of supervised release, and an order of restitution of about $240,000 to the IRS. Benson timely
We review de novo the district court’s denial of Benson’s motion for judgment of acquittal.
See United States v. Howard, 947 F.3d 936, 947 (6th Cir. 2020). In reviewing the district court’s
decision, we must view "the evidence in the light most favorable to the prosecution . . . .” United
States v. Cunningham, 679 F.3d 355, 370 (6th Cir. 2012) (quoting Jackson v. Virginia, 443 U.S.
307, 319 (1979)). And, if “any rational trier of fact could have found the essential elements of the
crime beyond a reasonable doubt,” we must affirm the district court’s decision. Id. (quoting
Jackson, 443 U.S. at 319). We are not the jury and may not reweigh evidence or insert our
judgment in place of the jury’s. United States v. Ward, 957 F.3d 691, 695–96 (6th Cir. 2020).
And in evaluating only the government’s presentation, we note that “[c]ircumstantial evidence
alone” can sustain a conviction. Howard, 947 F.3d at 947 (quoting United States v. Lowe, 795
F.3d 519, 522–23 (6th Cir. 2015)).
Benson’s main contention is that the government did not present sufficient evidence on his
identity. Benson is not contesting that the IRS was defrauded. He is only arguing that the
government didn’t present enough evidence that he was the one who did the defrauding. So,
Benson’s argument goes, because no rational juror could have found beyond a reasonable doubt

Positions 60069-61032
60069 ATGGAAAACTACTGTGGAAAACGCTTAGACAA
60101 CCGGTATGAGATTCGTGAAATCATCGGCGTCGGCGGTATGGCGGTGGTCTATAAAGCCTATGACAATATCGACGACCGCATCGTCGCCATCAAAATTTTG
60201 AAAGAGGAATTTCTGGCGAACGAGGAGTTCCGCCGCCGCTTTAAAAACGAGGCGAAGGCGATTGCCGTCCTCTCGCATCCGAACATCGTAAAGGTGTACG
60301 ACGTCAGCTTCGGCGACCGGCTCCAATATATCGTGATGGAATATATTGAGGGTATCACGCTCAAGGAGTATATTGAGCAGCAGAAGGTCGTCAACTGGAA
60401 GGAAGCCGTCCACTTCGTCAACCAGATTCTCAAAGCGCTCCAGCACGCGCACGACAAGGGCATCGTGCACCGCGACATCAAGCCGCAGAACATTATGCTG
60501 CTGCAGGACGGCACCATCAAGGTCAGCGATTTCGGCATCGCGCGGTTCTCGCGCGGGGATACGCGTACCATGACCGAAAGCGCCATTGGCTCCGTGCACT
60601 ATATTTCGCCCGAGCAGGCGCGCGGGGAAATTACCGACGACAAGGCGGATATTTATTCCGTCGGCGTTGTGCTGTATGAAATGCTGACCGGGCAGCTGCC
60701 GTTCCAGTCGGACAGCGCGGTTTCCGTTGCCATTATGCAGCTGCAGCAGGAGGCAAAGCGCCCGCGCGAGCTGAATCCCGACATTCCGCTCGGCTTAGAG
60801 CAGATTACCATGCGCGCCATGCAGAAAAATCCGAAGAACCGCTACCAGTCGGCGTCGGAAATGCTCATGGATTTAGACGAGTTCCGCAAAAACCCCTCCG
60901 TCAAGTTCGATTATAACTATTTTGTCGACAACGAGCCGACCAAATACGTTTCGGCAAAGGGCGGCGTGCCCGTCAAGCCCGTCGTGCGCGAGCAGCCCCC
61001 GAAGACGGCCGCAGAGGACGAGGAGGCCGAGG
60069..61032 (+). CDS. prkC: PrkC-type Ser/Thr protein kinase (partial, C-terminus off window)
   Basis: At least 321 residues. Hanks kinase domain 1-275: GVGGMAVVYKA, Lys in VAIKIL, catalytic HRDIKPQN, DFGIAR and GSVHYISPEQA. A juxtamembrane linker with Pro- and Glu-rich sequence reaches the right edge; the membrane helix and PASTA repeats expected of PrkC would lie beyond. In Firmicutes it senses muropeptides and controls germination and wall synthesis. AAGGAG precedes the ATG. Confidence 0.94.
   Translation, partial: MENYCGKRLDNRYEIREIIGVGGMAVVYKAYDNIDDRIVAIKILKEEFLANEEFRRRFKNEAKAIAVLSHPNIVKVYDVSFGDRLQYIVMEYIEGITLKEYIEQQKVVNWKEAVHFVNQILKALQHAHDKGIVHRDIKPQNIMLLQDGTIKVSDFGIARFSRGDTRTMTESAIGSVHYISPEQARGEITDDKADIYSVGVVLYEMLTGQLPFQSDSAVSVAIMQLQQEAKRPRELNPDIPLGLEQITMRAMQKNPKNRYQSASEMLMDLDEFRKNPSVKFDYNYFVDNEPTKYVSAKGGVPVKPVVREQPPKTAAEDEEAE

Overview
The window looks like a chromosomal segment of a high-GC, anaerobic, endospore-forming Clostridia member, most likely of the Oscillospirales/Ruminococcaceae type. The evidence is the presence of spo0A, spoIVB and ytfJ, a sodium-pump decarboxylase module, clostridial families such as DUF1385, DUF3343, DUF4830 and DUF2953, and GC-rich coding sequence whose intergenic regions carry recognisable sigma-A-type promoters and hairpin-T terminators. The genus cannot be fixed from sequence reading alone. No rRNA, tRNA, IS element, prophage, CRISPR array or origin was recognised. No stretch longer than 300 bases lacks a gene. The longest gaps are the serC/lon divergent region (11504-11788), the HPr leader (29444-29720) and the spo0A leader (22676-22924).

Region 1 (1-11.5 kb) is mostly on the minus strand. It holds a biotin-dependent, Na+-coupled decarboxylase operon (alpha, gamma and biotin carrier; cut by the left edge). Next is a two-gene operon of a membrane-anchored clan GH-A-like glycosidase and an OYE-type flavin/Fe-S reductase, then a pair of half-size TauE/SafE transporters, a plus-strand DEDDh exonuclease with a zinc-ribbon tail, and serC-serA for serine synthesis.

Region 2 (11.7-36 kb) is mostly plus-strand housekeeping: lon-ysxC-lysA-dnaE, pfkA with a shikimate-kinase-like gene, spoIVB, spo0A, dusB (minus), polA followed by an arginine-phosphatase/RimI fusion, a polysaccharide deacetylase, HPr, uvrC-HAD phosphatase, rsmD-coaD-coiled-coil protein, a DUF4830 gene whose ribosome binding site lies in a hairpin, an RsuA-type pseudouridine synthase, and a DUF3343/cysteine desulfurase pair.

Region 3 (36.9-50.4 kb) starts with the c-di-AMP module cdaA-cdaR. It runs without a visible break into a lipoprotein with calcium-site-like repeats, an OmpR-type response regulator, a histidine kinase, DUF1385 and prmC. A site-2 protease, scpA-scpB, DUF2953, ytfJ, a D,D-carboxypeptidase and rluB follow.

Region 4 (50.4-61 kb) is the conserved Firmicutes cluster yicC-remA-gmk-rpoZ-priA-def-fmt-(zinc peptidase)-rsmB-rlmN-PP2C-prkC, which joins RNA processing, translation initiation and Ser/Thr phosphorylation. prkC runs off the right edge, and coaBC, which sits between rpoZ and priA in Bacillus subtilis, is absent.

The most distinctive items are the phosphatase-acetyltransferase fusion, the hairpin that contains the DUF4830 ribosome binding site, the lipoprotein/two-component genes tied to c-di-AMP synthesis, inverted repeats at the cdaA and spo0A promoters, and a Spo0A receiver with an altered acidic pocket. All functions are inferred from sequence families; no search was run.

that Benson was the one who defrauded the IRS, the district court should have granted his motion
for judgment of acquittal.
Of course, “the government must prove beyond a reasonable doubt” that the “defendant
[is] the person who perpetrated the crime charged.” United States v. Shanklin, 924 F.3d 905, 917
(6th Cir. 2019) (internal citation omitted). But it’s also true that “circumstantial evidence may
support the identification of the defendant,” so “the government need not present direct, in-court
identifications of the defendant.” Id. at 917–18.
Viewing the evidence in the light most favorable to the government, we conclude that there
was sufficient evidence for a rational trier of fact to find beyond a reasonable doubt that Benson
committed these crimes. On top of Odell’s in-court identification of Benson as the person who
picked up the check from Morgan Stanley, the evidence showed that the individual who committed
the crimes used the 3943 Pippin Street address—Benson’s mother’s residence—to submit the
phony money orders and other documents to the IRS and to open accounts at Regions Bank. With
the funds obtained from the IRS and placed into accounts at Regions Bank, the individual bought
a mobile home located at 92 Hillview Road—the same address that Benson listed in the identitytheft affidavit that he submitted to the IRS. Benson has failed to show that the district court erred
in denying his motion for a judgment of acquittal. This evidence, taken together, is sufficient to
allow a rational trier of fact to find Benson guilty beyond a reasonable doubt. See Cunningham,
679 F.3d at 370.